2 On The Road Blog

On October 9, 2004 we moved into our Hitchhiker fifth-wheel trailer and hit the road as full-time RVers. Email us at wowpegasus@hotmail.com if you would like to contact us.

Saturday, May 31, 2014

National Road - Zane Grey Museum

This museum is actually three museums in one.  One on the National Road, one of Zane Grey and a pottery museum.

We took the tour which was excellent.







This is a reconstruction of the original marker in the next photo.

I have lived by US 30 so I knew about the Lincoln Highway.  The National Road predates the Lincoln Highway by about 100 years.








Since the wood the brake pushed against would become slick over time, travelers would nail their worn out shoes over it to create friction, hence the brake "shoe".  If you click to enlarge this photo, you can see the old shoes nailed to the brake block.
 
 
 
 
 
   The horses pulling the conestoga wagons were draped in bells that were tuned to the liking of the wagoners.    If a wagon became stuck, whoever helped them get unstuck were usually rewarded with a bell.  Arriving at a destination without one's bells hurt a driver's professional pride, whereas getting there 'with bells on' was a source of satisfaction.

 





Can you imagine herding a flock of ducks?




























Of course business sprang up along the road to attend to the various needs of the travelers.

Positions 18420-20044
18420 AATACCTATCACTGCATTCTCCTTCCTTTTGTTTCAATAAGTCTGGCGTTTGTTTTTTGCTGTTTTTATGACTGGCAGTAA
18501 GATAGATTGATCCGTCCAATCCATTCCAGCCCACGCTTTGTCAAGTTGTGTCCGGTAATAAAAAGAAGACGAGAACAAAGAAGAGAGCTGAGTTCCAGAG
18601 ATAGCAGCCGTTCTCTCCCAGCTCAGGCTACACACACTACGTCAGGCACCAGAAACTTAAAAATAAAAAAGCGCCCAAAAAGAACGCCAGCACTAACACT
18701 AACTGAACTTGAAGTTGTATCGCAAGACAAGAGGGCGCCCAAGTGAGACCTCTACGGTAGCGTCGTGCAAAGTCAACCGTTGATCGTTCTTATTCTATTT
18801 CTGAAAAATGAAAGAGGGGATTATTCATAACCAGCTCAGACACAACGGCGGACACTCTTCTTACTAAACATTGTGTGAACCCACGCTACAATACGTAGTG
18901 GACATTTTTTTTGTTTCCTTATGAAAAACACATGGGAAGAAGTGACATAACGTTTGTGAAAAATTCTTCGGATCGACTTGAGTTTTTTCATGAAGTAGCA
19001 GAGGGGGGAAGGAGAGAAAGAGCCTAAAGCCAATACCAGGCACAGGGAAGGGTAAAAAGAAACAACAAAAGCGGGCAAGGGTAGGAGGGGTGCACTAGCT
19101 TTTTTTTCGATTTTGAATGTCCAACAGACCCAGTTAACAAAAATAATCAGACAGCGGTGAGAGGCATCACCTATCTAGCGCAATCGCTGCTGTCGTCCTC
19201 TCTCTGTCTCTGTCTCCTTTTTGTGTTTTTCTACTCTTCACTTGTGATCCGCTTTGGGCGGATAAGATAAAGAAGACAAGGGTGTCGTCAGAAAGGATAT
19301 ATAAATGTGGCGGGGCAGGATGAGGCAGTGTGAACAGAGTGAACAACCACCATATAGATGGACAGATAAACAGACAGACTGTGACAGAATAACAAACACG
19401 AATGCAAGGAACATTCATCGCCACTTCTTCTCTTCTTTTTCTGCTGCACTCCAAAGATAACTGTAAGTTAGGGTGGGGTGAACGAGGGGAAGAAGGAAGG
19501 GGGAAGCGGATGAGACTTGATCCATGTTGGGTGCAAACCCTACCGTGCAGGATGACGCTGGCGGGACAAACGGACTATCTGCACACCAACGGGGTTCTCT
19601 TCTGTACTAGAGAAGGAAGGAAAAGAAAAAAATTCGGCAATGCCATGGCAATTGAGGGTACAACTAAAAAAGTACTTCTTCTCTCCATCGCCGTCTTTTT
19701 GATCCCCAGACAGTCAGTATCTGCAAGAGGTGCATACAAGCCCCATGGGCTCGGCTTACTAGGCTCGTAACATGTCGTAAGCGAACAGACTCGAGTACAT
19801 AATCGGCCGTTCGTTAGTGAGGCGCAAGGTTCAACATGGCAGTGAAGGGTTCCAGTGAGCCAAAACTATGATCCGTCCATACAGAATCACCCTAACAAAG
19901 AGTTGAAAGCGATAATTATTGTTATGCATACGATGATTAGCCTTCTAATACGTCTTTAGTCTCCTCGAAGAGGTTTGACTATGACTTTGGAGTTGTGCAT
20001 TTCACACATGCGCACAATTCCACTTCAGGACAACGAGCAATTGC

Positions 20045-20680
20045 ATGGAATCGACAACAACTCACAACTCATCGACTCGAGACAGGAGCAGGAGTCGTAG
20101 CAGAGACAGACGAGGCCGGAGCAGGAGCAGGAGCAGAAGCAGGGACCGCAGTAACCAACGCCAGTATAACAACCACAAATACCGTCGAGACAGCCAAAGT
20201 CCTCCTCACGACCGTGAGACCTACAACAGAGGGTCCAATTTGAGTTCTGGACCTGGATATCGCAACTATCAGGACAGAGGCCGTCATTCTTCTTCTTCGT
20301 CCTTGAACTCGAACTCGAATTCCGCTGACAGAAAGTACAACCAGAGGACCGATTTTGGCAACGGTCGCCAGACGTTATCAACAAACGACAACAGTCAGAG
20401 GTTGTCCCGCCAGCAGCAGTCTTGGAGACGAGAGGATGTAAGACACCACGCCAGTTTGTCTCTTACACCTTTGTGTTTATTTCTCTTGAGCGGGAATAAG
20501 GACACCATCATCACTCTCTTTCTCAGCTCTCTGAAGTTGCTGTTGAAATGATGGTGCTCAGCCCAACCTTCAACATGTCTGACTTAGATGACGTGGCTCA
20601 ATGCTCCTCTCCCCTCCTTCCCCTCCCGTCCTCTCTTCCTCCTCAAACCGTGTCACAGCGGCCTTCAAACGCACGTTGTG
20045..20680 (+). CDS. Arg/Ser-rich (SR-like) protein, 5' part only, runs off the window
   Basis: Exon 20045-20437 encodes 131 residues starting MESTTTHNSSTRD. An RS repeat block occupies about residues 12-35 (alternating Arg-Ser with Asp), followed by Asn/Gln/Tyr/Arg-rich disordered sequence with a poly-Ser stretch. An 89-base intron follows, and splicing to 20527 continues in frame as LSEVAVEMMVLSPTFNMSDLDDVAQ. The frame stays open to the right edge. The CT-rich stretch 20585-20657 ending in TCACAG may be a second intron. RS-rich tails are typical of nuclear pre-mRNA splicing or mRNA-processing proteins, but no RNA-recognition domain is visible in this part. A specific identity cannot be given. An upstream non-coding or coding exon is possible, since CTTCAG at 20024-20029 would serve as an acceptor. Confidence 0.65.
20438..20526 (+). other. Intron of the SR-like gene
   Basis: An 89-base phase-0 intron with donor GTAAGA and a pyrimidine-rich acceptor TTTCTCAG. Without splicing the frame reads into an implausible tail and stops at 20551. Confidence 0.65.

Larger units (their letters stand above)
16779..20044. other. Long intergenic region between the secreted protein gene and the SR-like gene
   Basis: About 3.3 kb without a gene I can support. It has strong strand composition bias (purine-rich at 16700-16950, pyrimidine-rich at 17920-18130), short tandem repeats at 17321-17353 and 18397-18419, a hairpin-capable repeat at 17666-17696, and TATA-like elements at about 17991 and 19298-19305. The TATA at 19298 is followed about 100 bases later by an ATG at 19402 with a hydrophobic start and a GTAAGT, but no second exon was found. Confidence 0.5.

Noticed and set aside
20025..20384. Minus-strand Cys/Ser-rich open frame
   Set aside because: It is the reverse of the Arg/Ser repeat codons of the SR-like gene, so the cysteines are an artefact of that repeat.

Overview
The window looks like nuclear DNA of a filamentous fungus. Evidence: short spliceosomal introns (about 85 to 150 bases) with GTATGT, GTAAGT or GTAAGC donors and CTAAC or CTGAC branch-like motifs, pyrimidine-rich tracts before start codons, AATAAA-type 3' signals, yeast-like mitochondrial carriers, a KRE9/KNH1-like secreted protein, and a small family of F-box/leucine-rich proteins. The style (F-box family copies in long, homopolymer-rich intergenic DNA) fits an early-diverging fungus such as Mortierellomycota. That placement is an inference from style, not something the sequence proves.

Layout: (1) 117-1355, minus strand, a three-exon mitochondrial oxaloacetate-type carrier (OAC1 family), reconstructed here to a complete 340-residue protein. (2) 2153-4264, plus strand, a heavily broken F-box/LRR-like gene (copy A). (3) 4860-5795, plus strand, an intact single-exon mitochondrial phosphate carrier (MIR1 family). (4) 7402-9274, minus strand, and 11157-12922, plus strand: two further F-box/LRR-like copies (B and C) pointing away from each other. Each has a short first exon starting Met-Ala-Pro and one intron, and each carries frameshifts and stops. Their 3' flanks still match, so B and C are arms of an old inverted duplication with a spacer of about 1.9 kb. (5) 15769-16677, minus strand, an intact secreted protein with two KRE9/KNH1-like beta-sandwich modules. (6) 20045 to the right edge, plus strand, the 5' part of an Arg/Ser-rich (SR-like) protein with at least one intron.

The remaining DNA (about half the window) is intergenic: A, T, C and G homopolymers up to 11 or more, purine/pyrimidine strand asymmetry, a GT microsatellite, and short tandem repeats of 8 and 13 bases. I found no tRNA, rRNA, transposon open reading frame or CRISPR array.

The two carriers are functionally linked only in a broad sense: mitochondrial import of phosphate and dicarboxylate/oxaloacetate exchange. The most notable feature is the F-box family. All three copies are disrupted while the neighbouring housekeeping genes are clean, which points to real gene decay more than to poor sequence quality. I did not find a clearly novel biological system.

An Ordinary bicycle circa 1880.  Not much good on muddy roads.

Eventually they got standard bicycles.









1914 Chevrolet






















1927 Buick











 

 
 
 
 
 
 
The next part of the museum was about Zane Grey.
 

 

 
















 




Yes this is a swastika.  Centuries before it was adopted as a Nazi symbol, it was used in various cultures around the world.  Sometimes the "arms" bent left instead of right at the "elbows".

The last part of the museum is the pottery.  Another saying we learned the origin of came in this part of the museum.  Potters use clay to make pottery.  The best time for the small pottery shops to get clay was when a new road was being built.  They would go out after the road had been graded and dig up some clay.  They were called "potter's holes'.... pot holes.









 



























 



















When we got back outside our tires were all covered in these red spiders.  We took off so they didn't proceed into the vehicle.